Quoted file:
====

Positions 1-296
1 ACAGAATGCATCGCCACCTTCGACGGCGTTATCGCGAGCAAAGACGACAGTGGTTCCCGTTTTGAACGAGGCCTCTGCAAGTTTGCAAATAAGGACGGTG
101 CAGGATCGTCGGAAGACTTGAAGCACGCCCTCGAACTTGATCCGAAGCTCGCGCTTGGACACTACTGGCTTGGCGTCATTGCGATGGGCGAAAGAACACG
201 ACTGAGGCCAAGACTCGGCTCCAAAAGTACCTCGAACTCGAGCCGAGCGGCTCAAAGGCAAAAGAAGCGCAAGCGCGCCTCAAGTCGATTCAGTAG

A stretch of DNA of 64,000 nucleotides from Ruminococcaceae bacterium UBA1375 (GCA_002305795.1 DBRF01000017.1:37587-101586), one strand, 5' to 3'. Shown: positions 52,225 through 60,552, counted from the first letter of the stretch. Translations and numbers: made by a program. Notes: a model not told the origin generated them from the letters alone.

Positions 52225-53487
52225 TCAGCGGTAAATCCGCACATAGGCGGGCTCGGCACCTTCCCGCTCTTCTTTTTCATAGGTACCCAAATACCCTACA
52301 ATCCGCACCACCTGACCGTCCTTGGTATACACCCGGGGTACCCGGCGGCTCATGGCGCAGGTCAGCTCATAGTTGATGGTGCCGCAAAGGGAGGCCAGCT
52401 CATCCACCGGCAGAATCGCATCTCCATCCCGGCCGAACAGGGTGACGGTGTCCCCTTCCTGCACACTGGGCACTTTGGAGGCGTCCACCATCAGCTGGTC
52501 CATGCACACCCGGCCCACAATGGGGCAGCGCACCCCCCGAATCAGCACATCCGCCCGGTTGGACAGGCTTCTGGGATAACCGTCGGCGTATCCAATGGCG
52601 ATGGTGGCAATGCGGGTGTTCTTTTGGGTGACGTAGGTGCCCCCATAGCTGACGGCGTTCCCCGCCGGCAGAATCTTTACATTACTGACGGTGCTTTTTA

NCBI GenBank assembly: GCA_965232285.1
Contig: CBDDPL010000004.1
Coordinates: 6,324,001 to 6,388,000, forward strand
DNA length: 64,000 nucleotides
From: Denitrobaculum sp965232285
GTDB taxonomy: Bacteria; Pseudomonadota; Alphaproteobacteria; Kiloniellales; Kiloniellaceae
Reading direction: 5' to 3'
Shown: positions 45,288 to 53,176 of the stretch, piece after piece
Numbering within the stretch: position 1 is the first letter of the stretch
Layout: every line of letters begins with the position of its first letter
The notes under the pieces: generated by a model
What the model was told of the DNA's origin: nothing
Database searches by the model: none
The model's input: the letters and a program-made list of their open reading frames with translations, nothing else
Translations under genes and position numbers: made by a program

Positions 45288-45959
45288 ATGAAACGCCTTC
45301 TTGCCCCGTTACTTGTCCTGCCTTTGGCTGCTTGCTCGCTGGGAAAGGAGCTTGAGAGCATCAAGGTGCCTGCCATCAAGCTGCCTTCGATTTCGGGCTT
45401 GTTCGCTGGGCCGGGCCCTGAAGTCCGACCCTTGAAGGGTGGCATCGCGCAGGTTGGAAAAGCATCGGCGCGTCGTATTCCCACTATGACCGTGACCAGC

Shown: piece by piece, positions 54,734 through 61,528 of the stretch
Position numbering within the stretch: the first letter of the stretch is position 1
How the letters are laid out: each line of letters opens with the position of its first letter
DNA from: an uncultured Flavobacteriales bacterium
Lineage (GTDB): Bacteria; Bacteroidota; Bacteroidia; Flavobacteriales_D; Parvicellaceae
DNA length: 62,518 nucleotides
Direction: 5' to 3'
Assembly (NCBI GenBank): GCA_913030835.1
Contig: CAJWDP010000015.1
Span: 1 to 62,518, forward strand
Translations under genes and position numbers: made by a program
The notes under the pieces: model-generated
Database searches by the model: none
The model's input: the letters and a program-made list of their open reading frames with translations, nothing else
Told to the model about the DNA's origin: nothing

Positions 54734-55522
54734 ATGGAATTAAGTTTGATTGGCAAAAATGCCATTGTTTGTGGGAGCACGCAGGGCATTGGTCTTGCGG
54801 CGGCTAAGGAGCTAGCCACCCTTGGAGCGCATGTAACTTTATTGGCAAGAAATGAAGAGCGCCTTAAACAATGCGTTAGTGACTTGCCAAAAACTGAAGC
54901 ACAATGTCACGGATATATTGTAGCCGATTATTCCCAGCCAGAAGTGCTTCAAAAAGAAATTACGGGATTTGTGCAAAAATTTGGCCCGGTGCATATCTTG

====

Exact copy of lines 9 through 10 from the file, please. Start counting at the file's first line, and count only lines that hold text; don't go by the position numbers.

52401 CATCCACCGGCAGAATCGCATCTCCATCCCGGCCGAACAGGGTGACGGTGTCCCCTTCCTGCACACTGGGCACTTTGGAGGCGTCCACCATCAGCTGGTC
52501 CATGCACACCCGGCCCACAATGGGGCAGCGCACCCCCCGAATCAGCACATCCGCCCGGTTGGACAGGCTTCTGGGATAACCGTCGGCGTATCCAATGGCG